Remember that the adverb that corresponds to the adjective possible is peut-être and that we would not add the -ment ending to the adjective.        

For -ant and -ent endings, we keep the initial vowel, and double the m of the -ment ending, giving us the following:

constant → constamment
courant → couramment
différent → différemment
évident → évidemment
méchant → méchamment
récent → récemment

But remember that the adjective lent has the corresponding adverb lentement.        

Some adverbs have the ending -ément:

aveugle → aveuglément
commode → commodément
conforme → conformément
importun → importunément
impuni → impunément
récent → récemment
obscur → obscurément
précis → précisément
profond → profondément

Some adjectives are irregular. They have corresponding adjectives, but the forms are very different:

bon → bien
bref → brièvement
gentil → gentiment
mauvais → mal
meilleur → mieux
pire → pis

Other adverbs of manner do not have corresponding adjectives:

ainsi
ensemble
vite
debout
plutôt
presque
volontiers

Some adverbs are not formed from adjectives. These include adverbs that indicate time, place, or quantity. They may also express the degree or extent to which something occurs.

Adverbs of Quantity and Intensity

assez
aussi
beaucoup
combien
encore
environ
moins
peu*
quelque
si
tant
tellement**
tout
très
trop

* This is also used as a noun designating a small quantity or number.
**This is also used as an adverb of manner, as we have seen previously.

Adverbs of Time

après-demain
aujourd’hui
aujourd’hui
auparavant
autrefois
avant-hier
bientôt
demain
enfin
hier
maintenant
soudain
tard
tôt

Remember that soudainement is an alternate way of saying soudain and that the word soudain can also be an adjective, the feminine form being soudaine.

Adverbs of Place:

à droite
à gauche
ailleurs
alentour*
arrière
au-dessous
au-dessus
autour
dedans
dehors
derrière
devant
ici
là-bas
loin
partout
près
vis-à-vis

*This is also used as a noun, often in the plural, to designate a surrounding area.

Some adverbs indicate mood, signaling the attitude of the person speaking. These modal adverbs include:

certainement
hélas
heureusement
malheureusement
par bonheur

As you can see, some of them have corresponding adjectives and some do not.

Placement of Adverbs

Adverbs can be moved around a lot in French, another characteristic they have in common with English adverbs. That being said, there are tendencies to place adjectives in certain positions within phrases. For phrases that use verbs with simple tenses, adverbs are often placed after the verb, e.g., “Elle sourit timidement” and for phrases that use verbs with compound tenses, adverbs often come between the auxiliary and the past participle, e.g., “La violiniste a beaucoup répété avant le spectacle”. It is possible to place an adverb after the past participle in a compound tense, which is often the case with adverbs ending in -ment, e.g., “On nous avait expliqué clairement la situation”. But the words bien and mal need to appear before the past participle. “J’ai bien aimé le spectacle”, “Il a mal parlé de son patron”.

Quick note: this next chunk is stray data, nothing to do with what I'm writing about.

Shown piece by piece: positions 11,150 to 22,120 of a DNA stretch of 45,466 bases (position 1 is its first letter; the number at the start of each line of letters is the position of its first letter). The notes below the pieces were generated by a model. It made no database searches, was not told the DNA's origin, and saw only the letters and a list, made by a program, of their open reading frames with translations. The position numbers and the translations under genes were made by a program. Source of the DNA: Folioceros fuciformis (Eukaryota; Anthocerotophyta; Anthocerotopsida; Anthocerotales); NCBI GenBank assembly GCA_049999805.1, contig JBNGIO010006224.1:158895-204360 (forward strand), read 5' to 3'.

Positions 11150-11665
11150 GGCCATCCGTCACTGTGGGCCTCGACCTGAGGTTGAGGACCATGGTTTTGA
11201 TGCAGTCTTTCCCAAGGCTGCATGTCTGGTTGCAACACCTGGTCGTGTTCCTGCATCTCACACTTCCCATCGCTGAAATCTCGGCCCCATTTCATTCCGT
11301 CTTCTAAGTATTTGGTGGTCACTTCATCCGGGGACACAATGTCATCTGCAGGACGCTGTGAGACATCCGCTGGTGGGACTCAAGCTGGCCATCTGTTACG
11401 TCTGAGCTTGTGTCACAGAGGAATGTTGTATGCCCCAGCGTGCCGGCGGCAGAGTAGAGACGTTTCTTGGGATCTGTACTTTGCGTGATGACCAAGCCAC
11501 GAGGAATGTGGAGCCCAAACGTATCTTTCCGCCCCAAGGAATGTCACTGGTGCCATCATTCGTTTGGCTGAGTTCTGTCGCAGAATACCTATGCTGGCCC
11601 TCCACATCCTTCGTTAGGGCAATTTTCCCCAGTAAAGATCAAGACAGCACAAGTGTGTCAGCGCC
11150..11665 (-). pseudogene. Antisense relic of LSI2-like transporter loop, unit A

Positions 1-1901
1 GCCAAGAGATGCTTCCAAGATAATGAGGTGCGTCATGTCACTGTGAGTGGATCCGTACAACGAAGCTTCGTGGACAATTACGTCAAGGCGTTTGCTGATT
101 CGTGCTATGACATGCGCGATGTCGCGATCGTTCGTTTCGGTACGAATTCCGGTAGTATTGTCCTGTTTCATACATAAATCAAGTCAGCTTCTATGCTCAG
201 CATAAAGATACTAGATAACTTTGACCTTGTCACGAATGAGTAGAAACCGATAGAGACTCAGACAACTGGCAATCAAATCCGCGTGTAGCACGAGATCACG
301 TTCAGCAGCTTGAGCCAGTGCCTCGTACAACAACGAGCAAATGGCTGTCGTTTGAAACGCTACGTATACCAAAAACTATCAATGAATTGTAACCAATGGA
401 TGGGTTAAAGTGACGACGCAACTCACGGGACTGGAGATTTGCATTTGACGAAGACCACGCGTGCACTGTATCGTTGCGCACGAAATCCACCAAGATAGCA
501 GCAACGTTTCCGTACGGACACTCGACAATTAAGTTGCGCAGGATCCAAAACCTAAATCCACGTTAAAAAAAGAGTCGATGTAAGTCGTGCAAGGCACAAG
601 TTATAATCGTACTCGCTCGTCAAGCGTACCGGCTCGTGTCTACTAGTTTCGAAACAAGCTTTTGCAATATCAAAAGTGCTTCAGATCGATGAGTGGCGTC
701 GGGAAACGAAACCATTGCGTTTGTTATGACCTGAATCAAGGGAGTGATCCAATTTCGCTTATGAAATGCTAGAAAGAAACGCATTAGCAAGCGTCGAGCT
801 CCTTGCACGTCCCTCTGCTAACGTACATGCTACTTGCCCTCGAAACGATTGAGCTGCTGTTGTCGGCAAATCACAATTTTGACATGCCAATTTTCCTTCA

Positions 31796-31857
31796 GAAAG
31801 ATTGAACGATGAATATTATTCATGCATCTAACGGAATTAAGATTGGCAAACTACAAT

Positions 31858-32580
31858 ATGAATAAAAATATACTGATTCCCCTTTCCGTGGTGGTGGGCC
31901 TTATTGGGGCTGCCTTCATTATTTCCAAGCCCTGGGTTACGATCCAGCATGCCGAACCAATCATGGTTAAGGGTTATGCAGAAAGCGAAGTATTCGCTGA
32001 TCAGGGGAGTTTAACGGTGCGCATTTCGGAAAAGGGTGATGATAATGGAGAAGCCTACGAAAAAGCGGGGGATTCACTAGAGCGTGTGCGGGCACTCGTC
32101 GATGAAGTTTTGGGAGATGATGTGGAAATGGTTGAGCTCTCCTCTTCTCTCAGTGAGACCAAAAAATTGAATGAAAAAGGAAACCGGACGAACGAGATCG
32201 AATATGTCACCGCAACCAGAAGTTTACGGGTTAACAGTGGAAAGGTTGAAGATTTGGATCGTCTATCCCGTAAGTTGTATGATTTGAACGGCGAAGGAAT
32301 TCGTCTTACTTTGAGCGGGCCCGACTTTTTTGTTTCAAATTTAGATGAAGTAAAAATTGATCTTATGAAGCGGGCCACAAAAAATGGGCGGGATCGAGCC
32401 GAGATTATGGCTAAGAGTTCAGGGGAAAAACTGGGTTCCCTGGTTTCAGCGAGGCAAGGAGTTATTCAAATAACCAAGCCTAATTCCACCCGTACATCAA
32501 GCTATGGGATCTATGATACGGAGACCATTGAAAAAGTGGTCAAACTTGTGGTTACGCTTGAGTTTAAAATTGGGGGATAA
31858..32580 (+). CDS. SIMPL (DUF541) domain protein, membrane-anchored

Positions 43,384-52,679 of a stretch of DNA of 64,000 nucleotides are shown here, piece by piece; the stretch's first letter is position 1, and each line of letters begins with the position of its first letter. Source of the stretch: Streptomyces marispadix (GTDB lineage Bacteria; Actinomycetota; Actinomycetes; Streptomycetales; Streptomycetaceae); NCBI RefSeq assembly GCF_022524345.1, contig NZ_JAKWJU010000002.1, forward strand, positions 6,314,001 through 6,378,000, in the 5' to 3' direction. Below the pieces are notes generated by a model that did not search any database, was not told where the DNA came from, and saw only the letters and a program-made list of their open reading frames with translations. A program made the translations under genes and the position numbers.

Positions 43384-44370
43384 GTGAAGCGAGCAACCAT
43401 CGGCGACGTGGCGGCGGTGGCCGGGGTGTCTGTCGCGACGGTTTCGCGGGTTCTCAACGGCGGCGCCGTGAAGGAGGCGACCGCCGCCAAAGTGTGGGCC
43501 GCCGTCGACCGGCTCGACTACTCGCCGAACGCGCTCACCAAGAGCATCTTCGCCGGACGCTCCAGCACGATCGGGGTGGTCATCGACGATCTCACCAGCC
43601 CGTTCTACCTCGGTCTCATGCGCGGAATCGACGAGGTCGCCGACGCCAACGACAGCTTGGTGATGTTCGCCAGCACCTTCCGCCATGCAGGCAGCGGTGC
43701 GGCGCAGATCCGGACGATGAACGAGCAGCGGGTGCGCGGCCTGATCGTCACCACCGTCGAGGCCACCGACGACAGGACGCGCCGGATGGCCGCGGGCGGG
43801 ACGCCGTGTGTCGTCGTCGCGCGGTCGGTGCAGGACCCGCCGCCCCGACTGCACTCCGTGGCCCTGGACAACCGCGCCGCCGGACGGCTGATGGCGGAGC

Certain adverbs of time and place also appear after the past participle:

On a vu le spectacle hier.
Ils auront mis le lustre au-dessous de la table.

If the adverb relates to the entire phrase rather than the verb, it appears either at the beginning or at the end of the phrase.

Heureusement que les spectateurs ont tous eu l’occasion de voir cette musicienne formidable.

On n’aurait rien compris de la situation, hélas ! Placement can affect the meaning of a sentence. Compare the following sentences:

Il chante bizarrement.
Bizarrement, il chante.

The first sentence implies that the singer is singing in a bizarre manner while the second gives the impression of it being strange that the person is singing at all.        

We can also see in the above sentences that adverbs, while not being a necessary component of a complete sentence, can paint a more precise picture of what is going on. Without the word bizarrement, we lack a lot of information about the action that occurs and why it is significant. As for necessary components of a complete sentence, nothing besides a verb is technically necessary for a grammatically correct, complete sentence. But that would just leave us with commands – so run right out and use those adverbs. Allez-y !